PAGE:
Skip to comments.World braced for new food crisis
Posted on 07/20/2012 7:24:27 AM PDT by Perseverando
The world is facing a new food crisis as the worst US drought in more than 50 years pushes agricultural commodity prices to record highs.
Corn and soyabean prices surged to record highs on Thursday, surpassing the peaks of the 2007-08 crisis that sparked food riots in more than 30 countries. Wheat prices are not yet at record levels but have rallied more than 50 per cent in five weeks, exceeding prices reached in the wake of Russias 2010 export ban.
The drought in the US, which supplies nearly half the worlds exports of corn and much of its soyabeans and wheat, will reverberate well beyond its borders, affecting consumers from Egypt to China.
Ive been in the business more than 30 years and this is by far and away the most serious weather issue and supply and demand problem that I have seen by a mile, said a senior executive at a trading house. Its not even comparable to 2007-08. More video
David Nelson, global strategist at Rabobank, added: Today the [US crop] disaster is real, whereas to some degree the big run-up in prices in 2008 was speculatively driven.
José Graziano da Silva, director-general of the UNs Food and Agriculture Organisation, told the Financial Times: I am certainly concerned about the recent rises in food commodity prices, given their potential implications especially for the vulnerable and the poor, who spend as much as 75 per cent of their income on food.
In 2007-08, a rise in prices triggered food riots from Bangladesh to Haiti as the number of hungry people in the world surpassed 1bn. However, economists point out that supplies of rice and to a lesser extent wheat key staples for many of the worlds poorest people remain abundant, subduing prices.
(Excerpt) Read more at ft.com ...
As long as we have enough CarterOil for our gas tanks. Perhaps our Premier could stop the ethanol production to save the poor?
Pray for America
Is this the same U.S. hated and complained about by most of the world?
Obama and Comnie Company suppose to launch a manufactured crisis.
I agree with that.
For more than 50 years we have shown the world how to produce more food than they can possibly eat, leaving huge surpluses that can be burned to heat homes and fuel vehicles.
Almost without fail, they have rejected our ideas.
There is a price for being foolishly, willfully, ignorant. In this case food shortages.
LET THE BASTARDS STARVE TO DEATH.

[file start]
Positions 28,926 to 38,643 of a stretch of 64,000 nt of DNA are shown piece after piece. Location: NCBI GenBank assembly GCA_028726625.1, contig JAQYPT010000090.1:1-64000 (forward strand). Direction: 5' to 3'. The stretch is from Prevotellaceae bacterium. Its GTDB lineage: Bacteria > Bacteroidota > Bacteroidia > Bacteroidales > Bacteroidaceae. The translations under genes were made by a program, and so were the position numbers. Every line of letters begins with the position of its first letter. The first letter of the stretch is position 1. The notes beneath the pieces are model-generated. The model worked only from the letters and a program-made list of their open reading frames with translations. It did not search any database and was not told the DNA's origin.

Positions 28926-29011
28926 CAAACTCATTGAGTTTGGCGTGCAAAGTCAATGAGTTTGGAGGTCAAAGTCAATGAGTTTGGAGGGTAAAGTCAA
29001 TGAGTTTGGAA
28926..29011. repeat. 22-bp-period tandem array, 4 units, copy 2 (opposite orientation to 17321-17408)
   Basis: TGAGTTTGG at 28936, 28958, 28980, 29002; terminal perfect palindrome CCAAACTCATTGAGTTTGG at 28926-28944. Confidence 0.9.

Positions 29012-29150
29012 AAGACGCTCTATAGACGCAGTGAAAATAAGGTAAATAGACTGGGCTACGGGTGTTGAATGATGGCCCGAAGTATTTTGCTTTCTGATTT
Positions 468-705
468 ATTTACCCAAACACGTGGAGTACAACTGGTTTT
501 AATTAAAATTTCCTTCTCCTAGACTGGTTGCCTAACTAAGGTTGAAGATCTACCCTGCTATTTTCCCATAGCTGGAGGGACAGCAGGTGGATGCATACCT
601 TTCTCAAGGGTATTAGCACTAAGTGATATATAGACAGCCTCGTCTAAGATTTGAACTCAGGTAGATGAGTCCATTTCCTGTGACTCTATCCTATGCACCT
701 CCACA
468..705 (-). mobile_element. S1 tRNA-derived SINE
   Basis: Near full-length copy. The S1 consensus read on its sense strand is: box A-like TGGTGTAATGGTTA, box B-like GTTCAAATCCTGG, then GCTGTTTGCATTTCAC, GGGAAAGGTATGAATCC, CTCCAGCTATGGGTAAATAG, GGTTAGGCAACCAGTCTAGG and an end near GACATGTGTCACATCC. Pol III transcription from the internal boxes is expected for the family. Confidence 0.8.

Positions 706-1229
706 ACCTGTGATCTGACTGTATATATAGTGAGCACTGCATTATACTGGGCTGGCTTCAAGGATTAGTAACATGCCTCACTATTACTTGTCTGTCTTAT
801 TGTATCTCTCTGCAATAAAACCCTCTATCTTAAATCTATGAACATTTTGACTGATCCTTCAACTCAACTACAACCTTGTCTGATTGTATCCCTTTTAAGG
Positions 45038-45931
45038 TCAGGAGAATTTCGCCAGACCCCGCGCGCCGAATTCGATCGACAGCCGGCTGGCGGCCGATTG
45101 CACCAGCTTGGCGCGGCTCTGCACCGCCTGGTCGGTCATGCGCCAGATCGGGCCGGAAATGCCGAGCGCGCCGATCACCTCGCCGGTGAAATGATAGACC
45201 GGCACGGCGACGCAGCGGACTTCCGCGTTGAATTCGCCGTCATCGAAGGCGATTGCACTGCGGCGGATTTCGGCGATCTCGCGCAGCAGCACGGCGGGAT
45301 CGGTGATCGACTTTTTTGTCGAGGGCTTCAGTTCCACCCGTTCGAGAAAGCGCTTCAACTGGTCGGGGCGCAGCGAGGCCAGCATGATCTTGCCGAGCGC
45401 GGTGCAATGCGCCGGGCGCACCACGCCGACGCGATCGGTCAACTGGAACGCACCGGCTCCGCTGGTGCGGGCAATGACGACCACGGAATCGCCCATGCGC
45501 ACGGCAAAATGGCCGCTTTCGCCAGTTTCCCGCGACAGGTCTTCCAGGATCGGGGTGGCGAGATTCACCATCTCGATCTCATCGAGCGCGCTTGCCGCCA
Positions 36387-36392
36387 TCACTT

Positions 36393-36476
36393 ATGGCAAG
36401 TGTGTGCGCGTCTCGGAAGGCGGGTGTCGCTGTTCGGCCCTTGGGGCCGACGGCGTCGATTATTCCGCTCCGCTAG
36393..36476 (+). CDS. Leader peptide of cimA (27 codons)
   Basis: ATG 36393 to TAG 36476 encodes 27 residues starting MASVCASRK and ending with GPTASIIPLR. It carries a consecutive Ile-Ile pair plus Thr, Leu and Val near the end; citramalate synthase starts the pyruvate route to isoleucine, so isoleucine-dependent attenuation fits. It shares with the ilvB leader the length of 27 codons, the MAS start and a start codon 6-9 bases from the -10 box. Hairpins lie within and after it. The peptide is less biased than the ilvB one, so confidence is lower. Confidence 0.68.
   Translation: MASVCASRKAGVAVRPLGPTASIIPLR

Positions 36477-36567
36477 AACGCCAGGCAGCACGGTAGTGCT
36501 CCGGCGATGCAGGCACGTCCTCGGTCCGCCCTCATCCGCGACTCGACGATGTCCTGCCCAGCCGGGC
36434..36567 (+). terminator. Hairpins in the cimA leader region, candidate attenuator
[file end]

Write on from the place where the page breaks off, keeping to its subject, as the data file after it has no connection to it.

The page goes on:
As long as we have enough CarterOil for our gas tanks.
A teen friend has gone to Africa to show them how to dig wells. Another teen friend is helping in Taiwan. I tried to talk them out of these hair brained ideas and that there are people at home who need help. Sorry, but if these third world countries can't figure out how to dig a well and not poo in it after millions upon millions of years, there's no hope.
The corn is high and doing well here. Rain is a little low, but nowhere near a draught in north Texas.
Thought you might be interested.
I feel the same way. I used to be very close with my cousins until I did not give them money for a mission trip to Mexico. That was probably 15 years ago. They go there now several times a year. Their mission group is ironically based out of one of the poorest areas of Tennessee. I have chosen to work at my church’s soup kitchen and work the register at the diocese’s thrift store, and I am smiled at in condescending fashion because I “only” serve sloppy joes and hit register buttons. I don’t party like it’s 1499 in a drug war riddled third world country while my babies are at home wondering if mommy is stll alive.
Simple. Stop burning food stocks and stop giving free food to countries that hate (or even mildly dislike) us.
The crops are looking really bad from Northern KY north and from Ohio to west of the Mississippi river.
They don't even start looking normal until you get into northern Illinois or west to about 120 miles west of the Mississippi.
The USA is probably going to lose about 1/4 to 1/3 of its corn crop this year.
And if that area doesn't get some rain soon a large portion of the soybean crop is going to be gone also.
I’ve got eight little coffee beans on my coffee tree - - it’s a first for the tree...
Bravo! I seethe with jealousy.
Many/most/all of these places in no way have the per-capita resources to generate enough value to make transporting food to there worthwhile. Haiti can sustain around 3 million people; population there is 10 million ... do the math.
Brutal dictatorships/rebels using food as a weapon doesn't make it any better. Insofar as large volumes of food do get sent to such locations, all too often it just rots in port waiting for the right palms to get greased.
The solution? MOVE. The land can't support the population, and the governments won't support the population. A basic rule of survival is "don't be where trouble is".
In other news, South Dakota can't get enough laborers for any economic strata. Good money may be had for reasonable effort if only one moves there.
The large wet mills that make sugar are in trouble also. To high of a price to pay for feed stock. Livestock producers are cutting herds as we speak. With the mills shutting or slowing down, they can't afford to feed the animals.
Food is going up. This was supposed to be another record year, and a lot of contracts were signed at the “projected” prices. When you gamble, you loose sometimes.
I just wonder how many farmers will go under this year.
What is sad is that just across the Mississippi in Illinois, they are diverting 500 million gallons to fill a lake. The reason? Some fancy boat race. Farmers up and down stream have had their irrigation turned off by the state, but by God we will have a boat race!
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